Taking Things Forr Granted Essay Research

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Taking Things Forr Granted Essay, Research Paper Taking Things For Granted? While chowing down some fried rice, I was busy watching poetry in action when my mother told me to turn off ?that wrestling trash.? Then I pondered something: how many people are missing out on this stuff? Then I pondered something else: how many people don?t watch it because they don?t have a TV? A week later, I was wolfing down some yogurt while listening to George W. Bush mispronounce a certain somebody?s name along the lines of Slobodan Mi-LAA-se-VICK, and then another question popped in my mind: how many people are interested in or actually care what he?s talking about? A few seconds after that, I thought about those who did care about democracy, freedom, rights, and having their voice heard, but

could do nothing about it ? Just like that, the obvious epiphany popped into my head. We as a society take just about everything in life for granted. Whether it be our family, our resources, or our health, everything is expected to come to us, and if it doesn?t, then we complain that life just isn?t fair. When contemplating taking things for granted, one might first think of the family. In ancient times, the basic unit of Roman society was the family. Even today, most issues center around ?Who?s taking me to school?? and ?Why did you scratch your older brother?? My daddy and mommy always tell me that everything in their lives is for my sisters and I. They always say, ?When we die, we won?t be taking all this stuff with us into our graves.? I could never picture anything but my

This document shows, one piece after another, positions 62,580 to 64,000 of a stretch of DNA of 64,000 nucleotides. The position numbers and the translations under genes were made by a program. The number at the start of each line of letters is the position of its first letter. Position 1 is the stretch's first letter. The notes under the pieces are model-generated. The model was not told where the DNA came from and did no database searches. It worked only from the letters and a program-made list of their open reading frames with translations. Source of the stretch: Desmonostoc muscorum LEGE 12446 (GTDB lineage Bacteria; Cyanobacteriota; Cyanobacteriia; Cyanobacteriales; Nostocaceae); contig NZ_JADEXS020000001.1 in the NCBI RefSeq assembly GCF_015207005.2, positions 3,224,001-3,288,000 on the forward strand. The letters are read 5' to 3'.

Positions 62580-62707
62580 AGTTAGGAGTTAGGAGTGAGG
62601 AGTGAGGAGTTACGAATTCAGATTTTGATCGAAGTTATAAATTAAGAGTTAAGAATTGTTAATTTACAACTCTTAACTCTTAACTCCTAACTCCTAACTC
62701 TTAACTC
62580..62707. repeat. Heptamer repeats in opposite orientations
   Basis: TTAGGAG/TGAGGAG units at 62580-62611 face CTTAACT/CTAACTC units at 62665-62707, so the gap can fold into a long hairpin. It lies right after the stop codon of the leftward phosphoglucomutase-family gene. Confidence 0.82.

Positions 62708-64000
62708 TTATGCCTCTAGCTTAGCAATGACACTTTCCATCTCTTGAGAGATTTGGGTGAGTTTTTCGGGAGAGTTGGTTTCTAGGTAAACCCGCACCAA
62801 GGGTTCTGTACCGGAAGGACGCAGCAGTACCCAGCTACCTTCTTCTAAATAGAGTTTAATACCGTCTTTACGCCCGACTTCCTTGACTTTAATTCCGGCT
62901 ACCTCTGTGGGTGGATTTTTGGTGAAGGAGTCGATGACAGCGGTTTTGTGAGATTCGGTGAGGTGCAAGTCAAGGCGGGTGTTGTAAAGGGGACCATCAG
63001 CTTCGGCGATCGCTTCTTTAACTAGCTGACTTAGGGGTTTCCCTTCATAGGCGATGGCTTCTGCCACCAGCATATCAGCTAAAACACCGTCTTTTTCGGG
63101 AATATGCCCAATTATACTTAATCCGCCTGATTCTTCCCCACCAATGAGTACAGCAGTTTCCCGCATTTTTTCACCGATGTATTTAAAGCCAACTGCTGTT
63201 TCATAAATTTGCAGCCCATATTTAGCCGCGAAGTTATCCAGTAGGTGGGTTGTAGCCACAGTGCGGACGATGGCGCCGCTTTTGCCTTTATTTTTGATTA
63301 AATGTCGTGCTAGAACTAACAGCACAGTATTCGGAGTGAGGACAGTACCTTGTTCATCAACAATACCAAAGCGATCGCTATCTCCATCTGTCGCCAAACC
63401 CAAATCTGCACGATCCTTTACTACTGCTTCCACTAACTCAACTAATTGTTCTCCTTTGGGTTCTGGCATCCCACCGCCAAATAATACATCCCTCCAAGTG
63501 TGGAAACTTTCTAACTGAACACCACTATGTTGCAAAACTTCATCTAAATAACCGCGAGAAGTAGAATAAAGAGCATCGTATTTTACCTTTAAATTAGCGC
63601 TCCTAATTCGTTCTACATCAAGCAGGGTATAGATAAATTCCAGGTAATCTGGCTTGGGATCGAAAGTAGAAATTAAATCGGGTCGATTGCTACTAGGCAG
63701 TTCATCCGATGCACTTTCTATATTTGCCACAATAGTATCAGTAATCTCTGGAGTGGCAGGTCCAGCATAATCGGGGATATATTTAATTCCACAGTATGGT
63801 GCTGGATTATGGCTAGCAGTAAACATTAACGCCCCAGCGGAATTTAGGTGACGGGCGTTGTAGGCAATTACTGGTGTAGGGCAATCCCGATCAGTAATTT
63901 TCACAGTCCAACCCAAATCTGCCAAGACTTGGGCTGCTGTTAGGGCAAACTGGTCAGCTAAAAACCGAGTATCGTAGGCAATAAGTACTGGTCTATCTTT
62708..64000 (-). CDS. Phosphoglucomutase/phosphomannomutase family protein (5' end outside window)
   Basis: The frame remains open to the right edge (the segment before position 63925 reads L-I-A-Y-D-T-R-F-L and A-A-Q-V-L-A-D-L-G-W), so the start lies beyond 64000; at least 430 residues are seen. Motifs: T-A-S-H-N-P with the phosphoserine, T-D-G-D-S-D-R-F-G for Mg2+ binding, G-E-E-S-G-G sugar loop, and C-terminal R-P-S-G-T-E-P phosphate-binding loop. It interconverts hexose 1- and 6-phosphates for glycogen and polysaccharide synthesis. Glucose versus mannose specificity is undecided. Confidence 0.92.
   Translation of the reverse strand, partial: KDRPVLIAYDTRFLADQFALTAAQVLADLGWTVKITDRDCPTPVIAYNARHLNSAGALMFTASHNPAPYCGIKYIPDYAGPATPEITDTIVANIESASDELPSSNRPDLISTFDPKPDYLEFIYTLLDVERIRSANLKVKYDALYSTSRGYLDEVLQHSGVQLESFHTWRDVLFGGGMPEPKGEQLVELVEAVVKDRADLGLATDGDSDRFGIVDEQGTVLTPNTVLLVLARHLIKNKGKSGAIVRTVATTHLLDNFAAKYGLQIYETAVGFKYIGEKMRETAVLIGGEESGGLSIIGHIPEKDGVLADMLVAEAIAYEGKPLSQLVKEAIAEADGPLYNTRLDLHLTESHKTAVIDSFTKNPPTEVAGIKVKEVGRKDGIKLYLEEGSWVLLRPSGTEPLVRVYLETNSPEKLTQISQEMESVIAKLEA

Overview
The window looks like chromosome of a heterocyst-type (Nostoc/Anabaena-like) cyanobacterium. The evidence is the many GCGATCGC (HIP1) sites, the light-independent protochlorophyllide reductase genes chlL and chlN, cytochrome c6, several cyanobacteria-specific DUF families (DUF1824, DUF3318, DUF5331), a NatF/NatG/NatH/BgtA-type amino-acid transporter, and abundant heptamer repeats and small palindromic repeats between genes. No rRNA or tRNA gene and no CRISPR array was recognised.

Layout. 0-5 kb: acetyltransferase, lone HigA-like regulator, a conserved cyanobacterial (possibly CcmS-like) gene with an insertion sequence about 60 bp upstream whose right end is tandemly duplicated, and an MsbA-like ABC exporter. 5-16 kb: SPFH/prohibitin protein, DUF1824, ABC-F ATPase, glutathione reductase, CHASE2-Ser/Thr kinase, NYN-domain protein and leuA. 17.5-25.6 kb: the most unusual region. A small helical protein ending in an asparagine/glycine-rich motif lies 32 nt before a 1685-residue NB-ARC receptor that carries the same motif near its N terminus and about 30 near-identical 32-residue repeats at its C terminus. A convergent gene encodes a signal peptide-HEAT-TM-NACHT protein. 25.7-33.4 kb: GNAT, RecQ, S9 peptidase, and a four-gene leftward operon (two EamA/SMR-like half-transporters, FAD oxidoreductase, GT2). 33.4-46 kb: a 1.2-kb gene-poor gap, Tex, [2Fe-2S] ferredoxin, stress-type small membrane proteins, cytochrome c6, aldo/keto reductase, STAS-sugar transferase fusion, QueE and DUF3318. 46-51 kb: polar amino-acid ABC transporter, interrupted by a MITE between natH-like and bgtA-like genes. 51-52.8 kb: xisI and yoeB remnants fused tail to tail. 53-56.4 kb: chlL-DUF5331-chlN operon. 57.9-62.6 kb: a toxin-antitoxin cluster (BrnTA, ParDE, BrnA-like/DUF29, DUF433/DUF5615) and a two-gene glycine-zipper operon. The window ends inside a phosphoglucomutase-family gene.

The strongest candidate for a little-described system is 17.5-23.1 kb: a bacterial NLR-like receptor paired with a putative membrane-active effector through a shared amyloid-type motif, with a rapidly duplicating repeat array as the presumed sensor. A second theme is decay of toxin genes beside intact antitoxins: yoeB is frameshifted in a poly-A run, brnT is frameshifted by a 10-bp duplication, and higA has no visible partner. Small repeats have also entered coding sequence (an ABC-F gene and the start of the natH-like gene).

mom sacrificing her entire life, her entire working career just to bring us up correctly. I could never picture anything but my mom always at home ready to cook me some nice, hot chicken ? you know, the kind where the outside is all nice and crispy and the inside is all tender and juicy. Only 4 days in my entire school career did I ever buy lunch ? the reason why, you ask? My mother chose to wake up every single day just to make me my very own healthy, but tasty, lunch. How about siblings? My parents always tell me that they yearn to see their own brothers? and sisters? faces, if even just for a moment. They tell me how they too were like us: they?d tease one another and fight a lot when they were all young, and then, slowly, but surely, everyone got married and started living in

different houses. I then realize the true importance of family: I have someone to go home to and talk to and relate to and tease; I have someone to tell all of my problems to; I have to someone to answer most, if not all, of my questions. But, do we ever think of that one kid who?s an only child or those 3 children of a single parent? It doesn?t stop there, though ? people tend to dismiss their available resources. It?s a common sight to see people stuck in a traffic jam complaining, honking, and making love signs at their neighbors. Yet, we?re lucky that we?re sitting in an air-conditioned vehicle, listening to music, or talking on a cell phone. If someone were to hit us, we would be restrained and protected by airbags and a seatbelt. In the mountainous terrain of Peru, the

people?s main mode of transportation lie in swinging on cable lines across wide, hot, mosquito-infested chasms. If they mess up, if they fall, they?re gone ? there is literally no safety net. This past night, I left my fan on because I was hot, my lamp on because I?m afraid of the dark, and my computer on because I was downloading a song when my little sister, not my mother, told me that I was wasting energy. Now, I said something along the lines of ?Yeah, right? or ?Oh, well,? and yet, she had a point. Figuratively speaking, every one of us, at least in our life, has left the water running while brushing their teeth. For us, water isn?t a problem ? it?s literally at our fingertips. In places like Tanzania, people rush outside when it rains because that rain is their main source